- William R Brieger, JHU Bloomberg School of Public Health
- Till Bärnighausen, Harvard School of Public Health
- Mark R Cullen, Stanford University School of Medicine
- William Cumberland, UCLA School of Public Health
- David J Hunter, Durham University
- Omar Khan, University of Vermont
- Carl A Latkin, Johns Hopkins School of Public Health
- Lea Maes, Ghent University
- Fiona Matthews, MRC Biostatistics Unit
- Victor Minichiello, La Trobe University
- Martin O'Flaherty, University of Liverpool
- Angela Pesatori, University of Milan
- Giovanni Rezza, Istituto Superiore di Sanita
- Babar Tasneem Shaikh, Health Services Academy
- Charles W. Warren, CDC
- Jascha de Nooijer, Maastricht University
- Natalie Pafitis, BioMed Central
Evidence from the literature suggests an increase in price of sugar sweetened beverages (SSBs) is associated with decreased consumption and increased consumption of alternative beverages which are better for health.
The prevalence of type-2 diabetes and metabolic syndrome among the urban middle class in Bangladesh is surprisingly high, suggesting screening services should be implemented in the region along with strategies to lessen associated morbidity.
Housework accounts for a significant proportion of self-reported daily exercise but is negatively associated with leanness, suggesting that such activity may not be sufficient to provide all benefits normally associated with meeting the physical activity guidelines.
Salaried workers at plants with high layoffs experience more work stress following downsizing than their counterparts at non-high layoff plants, suggesting downsizing leads to persistent work stress which accumulates and may lead to other negative health outcomes.
A 10% tax imposed on sugar sweetened beverages (SSBs) in Ireland as a measure to combat childhood obesity may reduce the number of obese adults by around 10,000, and those who are overweight or obese by around 14,000.
Victor Minichiello and his co-authors discuss the potentials of E-health in providing and accessing sexual health services and present recommendations towards addressing some of the emerging challenges e-sexual health issues pose.
Observational evidence suggests that volunteering may benefit mental health and survival but future research is needed to explore the causal mechanisms between volunteering and mortality as these remain unclear.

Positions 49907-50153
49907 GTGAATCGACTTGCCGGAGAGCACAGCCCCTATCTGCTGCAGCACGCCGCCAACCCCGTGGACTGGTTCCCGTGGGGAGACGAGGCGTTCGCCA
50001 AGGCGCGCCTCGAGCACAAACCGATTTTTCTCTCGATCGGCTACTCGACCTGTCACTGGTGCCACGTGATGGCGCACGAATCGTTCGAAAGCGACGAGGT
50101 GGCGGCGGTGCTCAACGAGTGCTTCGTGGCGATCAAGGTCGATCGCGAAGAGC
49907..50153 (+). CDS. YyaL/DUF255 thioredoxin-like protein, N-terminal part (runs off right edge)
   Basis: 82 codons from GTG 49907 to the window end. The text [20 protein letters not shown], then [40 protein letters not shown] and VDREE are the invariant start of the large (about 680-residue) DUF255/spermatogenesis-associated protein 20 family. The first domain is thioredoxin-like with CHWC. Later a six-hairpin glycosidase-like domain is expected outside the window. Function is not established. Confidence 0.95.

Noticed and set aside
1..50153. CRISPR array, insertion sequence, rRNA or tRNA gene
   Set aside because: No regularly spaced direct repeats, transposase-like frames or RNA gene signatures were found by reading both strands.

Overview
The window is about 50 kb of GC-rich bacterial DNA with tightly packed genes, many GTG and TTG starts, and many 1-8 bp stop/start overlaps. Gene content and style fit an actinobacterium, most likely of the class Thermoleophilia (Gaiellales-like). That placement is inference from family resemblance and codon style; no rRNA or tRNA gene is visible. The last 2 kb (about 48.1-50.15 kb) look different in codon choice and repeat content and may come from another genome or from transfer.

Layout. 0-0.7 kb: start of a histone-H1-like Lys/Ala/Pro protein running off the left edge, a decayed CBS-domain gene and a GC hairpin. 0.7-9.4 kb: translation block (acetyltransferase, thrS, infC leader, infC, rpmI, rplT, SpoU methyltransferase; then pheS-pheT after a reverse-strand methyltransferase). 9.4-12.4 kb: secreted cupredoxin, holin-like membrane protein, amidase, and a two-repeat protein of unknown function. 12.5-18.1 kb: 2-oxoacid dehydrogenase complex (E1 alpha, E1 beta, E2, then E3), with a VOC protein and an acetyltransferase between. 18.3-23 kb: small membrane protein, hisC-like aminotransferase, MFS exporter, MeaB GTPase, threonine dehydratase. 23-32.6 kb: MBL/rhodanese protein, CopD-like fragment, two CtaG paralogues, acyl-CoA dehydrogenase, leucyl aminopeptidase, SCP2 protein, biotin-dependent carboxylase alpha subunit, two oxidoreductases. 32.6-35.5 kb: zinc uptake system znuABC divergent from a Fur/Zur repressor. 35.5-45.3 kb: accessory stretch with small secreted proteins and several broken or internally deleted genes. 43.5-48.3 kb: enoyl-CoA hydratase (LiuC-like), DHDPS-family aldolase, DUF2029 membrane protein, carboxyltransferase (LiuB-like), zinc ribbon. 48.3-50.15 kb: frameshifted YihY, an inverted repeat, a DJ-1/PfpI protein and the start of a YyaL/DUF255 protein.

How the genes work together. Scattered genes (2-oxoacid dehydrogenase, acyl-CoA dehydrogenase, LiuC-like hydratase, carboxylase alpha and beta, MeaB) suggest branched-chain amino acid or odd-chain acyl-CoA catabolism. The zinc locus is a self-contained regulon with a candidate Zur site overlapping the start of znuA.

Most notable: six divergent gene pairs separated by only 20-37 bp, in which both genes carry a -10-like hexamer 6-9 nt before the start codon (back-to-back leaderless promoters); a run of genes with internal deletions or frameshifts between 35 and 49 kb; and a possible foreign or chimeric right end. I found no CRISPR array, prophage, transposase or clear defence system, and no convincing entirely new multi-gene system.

There are several common mental models regarding HIV vaccine trials among men who have sex with men in India which may pose obstacles to the safe and ethical implementation of these trials among marginalised communities such as this.
BMC Public Health 2013, 13:1098
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BMC Public Health is an open access, peer-reviewed journal that considers articles on the epidemiology of disease and the understanding of all aspects of public health. The journal has a special focus on the social determinants of health, the environmental, behavioral, and occupational correlates of health and disease, and the impact of health policies, practices and interventions on the community.
It is journal policy to publish work deemed by peer reviewers to be a coherent and sound addition to scientific knowledge and to put less emphasis on interest levels, provided that the research constitutes a useful contribution to the field.
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Carl Latkin is Professor in the Department of Health, Behavior and Society and in the Department of Epidemiology at the Johns Hopkins Bloomberg School of Public Health. Dr Latkin works in developing and testing sustainable social network and social diffusion behavior change interventions and is the principal investigator at the Lighthouse, a community-based research center that focuses on health promotion and disease prevention. His research interests include HIV prevention and care among disadvantaged populations, domestic and international approaches to behavior change, social and personal network analysis, neighborhood factors and health behaviors, injection drug users, STIs, alcohol, harm reduction, mental health, social support, social context and risk behavior, integrating qualitative and quantitative methods.
"I've been impressed with the diversity of articles in BMC Public Health in terms of country of origin and methodologies, with considerable amount of qualitative research"
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Volume 13 Suppl 3 (17 September 2013)
Volume 13 Suppl 2 (17 June 2013)